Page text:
Drew: Can you talk to one area of innovation you’d really like to crack in 2015?
Don’t know if I can share the actual ideas on this forum but a big area of focus for us in 2015 is driving data convergence, an ability to stitch the fragmented data ecosystem across 1st party, 2nd party and 3rd party data. In order for us to drive relevant, personalized and frictionless consumer experiences across channels and touch points, we need this universal data set just in time and the ability to make decisions and predictions relevant to our consumer as she hops from one touch point to the other. This is more critical for us than “big data”, in fact we put big test and big learning far ahead of big data which for us is a good “buzzword”.
Drew: How has programmatic marketing helped you reach your overall marketing objectives?
It has helped us become smarter as well as more relevant and personalized from a media buying and consumer engagement standpoint across paid channels. Having utilized and scaled the obvious benefits of programmatic, we are now in the next horizon where we are starting to leverage the impact of programmatic across rest of the ecosystem including our owned and earned channels as well as weight our retailer partnerships. The early horizons of programmatic have helped us optimize our media buying efforts and maximized the ROI but the subsequent horizons will include leveraging consumer data and insights in driving stronger consumer engagement and inspiring behavior across the board which arguably is the most under utilized and ignored benefit of programmatic buying.
Drew: What were some of the challenges of adopting programmatic and what advice would you give to another marketer who is just getting started?
Programmatic has been at Kimberly Clark for a few years now even before I had joined, so the credit goes to our media leadership and Clive Sirkin, our CMO. We were clearly one of the early adopters and pioneers in the space. The challenge for us now is to go beyond the obvious and scale the capability globally. We have already seen tremendous success with our current trading desk and programmatic buying capability, we are now challenging ourself to take it to another level and impact the broader marketing ecosystem, smartly leveraging consumer data and insights that will drive seamless experiences and inspire consumer behavior across paid, owned and earned.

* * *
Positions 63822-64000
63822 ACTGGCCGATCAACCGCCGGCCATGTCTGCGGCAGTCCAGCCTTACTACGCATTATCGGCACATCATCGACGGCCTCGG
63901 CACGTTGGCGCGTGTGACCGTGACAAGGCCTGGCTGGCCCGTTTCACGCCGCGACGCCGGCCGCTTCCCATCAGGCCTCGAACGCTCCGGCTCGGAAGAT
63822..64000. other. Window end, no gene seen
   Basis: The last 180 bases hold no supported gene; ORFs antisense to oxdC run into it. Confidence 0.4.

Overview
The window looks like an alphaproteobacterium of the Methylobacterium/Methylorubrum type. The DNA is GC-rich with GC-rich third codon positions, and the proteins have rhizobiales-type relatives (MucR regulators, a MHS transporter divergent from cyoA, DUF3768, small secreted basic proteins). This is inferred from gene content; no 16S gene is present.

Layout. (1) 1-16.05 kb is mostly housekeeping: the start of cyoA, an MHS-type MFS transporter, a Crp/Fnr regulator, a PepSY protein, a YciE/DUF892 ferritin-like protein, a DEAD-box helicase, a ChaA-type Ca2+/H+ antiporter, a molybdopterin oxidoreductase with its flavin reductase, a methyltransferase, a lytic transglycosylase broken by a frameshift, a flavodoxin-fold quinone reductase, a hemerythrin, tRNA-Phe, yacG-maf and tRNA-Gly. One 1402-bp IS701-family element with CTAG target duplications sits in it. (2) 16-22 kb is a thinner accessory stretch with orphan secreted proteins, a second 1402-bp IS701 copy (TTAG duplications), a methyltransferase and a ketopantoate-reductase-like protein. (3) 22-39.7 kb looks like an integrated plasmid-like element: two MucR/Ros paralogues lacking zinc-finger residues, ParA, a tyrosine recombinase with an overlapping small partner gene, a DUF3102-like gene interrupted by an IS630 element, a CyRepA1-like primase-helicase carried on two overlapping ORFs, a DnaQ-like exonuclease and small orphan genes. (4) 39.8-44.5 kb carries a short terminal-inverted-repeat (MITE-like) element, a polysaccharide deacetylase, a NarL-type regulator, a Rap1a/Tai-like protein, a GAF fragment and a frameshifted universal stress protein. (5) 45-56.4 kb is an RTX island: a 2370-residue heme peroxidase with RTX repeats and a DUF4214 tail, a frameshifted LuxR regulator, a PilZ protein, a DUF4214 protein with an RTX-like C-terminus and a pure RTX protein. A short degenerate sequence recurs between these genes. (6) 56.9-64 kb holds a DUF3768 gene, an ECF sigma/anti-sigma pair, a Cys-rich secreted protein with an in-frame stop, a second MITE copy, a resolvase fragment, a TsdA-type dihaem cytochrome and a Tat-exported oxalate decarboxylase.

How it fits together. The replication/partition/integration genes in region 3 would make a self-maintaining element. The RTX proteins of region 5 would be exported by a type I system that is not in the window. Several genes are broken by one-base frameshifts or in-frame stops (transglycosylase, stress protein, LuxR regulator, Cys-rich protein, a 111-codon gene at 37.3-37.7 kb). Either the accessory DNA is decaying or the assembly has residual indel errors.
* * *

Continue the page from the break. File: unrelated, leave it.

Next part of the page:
Drew: Have you leveraged any new technologies or platforms in the last 12 months and if so what were the results relative to your expectations?
We have spent the last 12-18 months to establish a marketing technology ecosystem at Kimberly Clark that includes technologies in three broad buckets – 1. enterprise capabilities that need to be globally scaled, 2. tactical and localized capabilities that need agility and speed and pertain to local market and consumer needs, 3. lastly technologies and start ups that we need to partner with to drive innovation. Underneath these buckets, there have been a number of new capabilities that have successfully been launched this year but more importantly we have focused on wiring these technologies, ensuring it’s a connected ecosystem and not isolated technologies.
Drew: Storytelling is a big buzzword right now. Is your brand a good storyteller and if so, can you provide an example of how you are telling that story?
Sure it is and don’t we love these buzzwords, I think storytelling is the “big data” of 2014. On a serious note though, we believe in the power of having a brand story but not necessarily in “storytelling” because that still represents the old mindset that lacks participation and engagement. We believe in “story building” where as brands we share stories that are connected to our brand promise; these stories inspire consumer behavior and participation where eventually our consumers end up creating their own stories on a canvas and foundation that we provide. That is the ultimate state for us that we call “story building.”